Two Supreme Court decisions, Sniadach v. Family Finance Corp. in 1969, and Fuentes v. Shevin in 1972, appeared to herald a modern revolution in pre-judgment creditors' remedies. Their message: unless preceded by notice and an opportunity to be heard, such remedies violated the due process clause of the fourteenth amendment. For many observers, however, it appeared the revolution ended with the Court's decision in Mitchell v. W.T. Grant Co. It remains to be seen what Mitchell's effect will be in the area of pre-judgment remedies. While the decision does not purport to abandon the philosophy of Sniadach or Fuentes, it does indicate that the decision to grant summary seizures must be made on a case-by-case basis.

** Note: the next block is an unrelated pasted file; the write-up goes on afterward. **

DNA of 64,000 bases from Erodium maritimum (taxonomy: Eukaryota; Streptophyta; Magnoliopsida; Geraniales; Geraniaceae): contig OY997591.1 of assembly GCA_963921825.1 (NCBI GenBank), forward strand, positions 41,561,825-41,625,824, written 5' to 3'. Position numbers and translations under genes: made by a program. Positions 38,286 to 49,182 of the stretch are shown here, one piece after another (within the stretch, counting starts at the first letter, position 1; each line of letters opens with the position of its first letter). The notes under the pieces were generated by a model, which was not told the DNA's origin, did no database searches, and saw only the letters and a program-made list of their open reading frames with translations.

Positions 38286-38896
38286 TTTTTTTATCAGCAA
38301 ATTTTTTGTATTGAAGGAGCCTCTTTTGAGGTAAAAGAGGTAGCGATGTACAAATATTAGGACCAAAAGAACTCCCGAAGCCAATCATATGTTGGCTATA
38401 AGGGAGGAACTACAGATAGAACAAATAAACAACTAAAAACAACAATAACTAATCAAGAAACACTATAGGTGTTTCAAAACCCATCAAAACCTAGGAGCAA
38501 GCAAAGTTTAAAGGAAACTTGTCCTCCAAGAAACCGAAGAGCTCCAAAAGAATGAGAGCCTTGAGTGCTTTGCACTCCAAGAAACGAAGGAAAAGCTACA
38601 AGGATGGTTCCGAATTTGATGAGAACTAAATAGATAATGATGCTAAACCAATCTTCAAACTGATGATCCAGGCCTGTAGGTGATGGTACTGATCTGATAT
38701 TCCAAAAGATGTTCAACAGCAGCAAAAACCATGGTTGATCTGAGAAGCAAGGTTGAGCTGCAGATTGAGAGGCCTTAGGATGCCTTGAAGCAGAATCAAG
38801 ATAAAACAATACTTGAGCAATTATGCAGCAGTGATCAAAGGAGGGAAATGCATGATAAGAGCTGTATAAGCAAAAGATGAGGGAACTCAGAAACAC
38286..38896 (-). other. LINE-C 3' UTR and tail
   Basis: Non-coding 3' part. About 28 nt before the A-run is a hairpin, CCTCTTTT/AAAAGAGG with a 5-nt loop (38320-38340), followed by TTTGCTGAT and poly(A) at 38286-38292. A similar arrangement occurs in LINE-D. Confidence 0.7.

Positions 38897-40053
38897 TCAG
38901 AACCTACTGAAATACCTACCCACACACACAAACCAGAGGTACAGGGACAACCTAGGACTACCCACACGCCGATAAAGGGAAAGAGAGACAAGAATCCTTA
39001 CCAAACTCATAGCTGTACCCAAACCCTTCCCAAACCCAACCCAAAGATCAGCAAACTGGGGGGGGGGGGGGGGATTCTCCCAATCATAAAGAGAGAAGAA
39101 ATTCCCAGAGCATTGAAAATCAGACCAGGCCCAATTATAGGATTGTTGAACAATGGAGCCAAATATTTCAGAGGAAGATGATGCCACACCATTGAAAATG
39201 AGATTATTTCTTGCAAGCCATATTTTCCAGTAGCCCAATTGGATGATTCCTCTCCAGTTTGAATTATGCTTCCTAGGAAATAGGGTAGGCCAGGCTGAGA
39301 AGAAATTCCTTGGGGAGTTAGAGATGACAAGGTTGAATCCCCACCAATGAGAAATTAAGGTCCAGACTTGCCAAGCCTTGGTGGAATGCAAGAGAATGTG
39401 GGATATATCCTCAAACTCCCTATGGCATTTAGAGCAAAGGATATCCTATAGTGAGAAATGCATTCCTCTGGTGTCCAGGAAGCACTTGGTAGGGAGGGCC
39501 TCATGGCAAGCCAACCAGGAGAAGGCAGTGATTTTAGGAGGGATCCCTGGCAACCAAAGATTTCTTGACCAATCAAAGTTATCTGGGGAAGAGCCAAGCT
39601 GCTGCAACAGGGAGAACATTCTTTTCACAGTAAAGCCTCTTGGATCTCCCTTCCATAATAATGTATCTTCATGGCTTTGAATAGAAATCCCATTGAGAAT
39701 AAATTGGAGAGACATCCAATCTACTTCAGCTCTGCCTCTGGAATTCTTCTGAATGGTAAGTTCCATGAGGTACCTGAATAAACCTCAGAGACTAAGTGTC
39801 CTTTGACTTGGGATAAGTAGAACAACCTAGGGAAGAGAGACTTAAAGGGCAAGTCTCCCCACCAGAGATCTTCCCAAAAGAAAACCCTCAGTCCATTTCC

Due Process and Prejudgment Creditors' Remedies: Sniadach and Fuentes Revisited: Mitchell v. W. T. Grant Co., 416 U.S. 600 (1974),
54 Neb. L. Rev. 206
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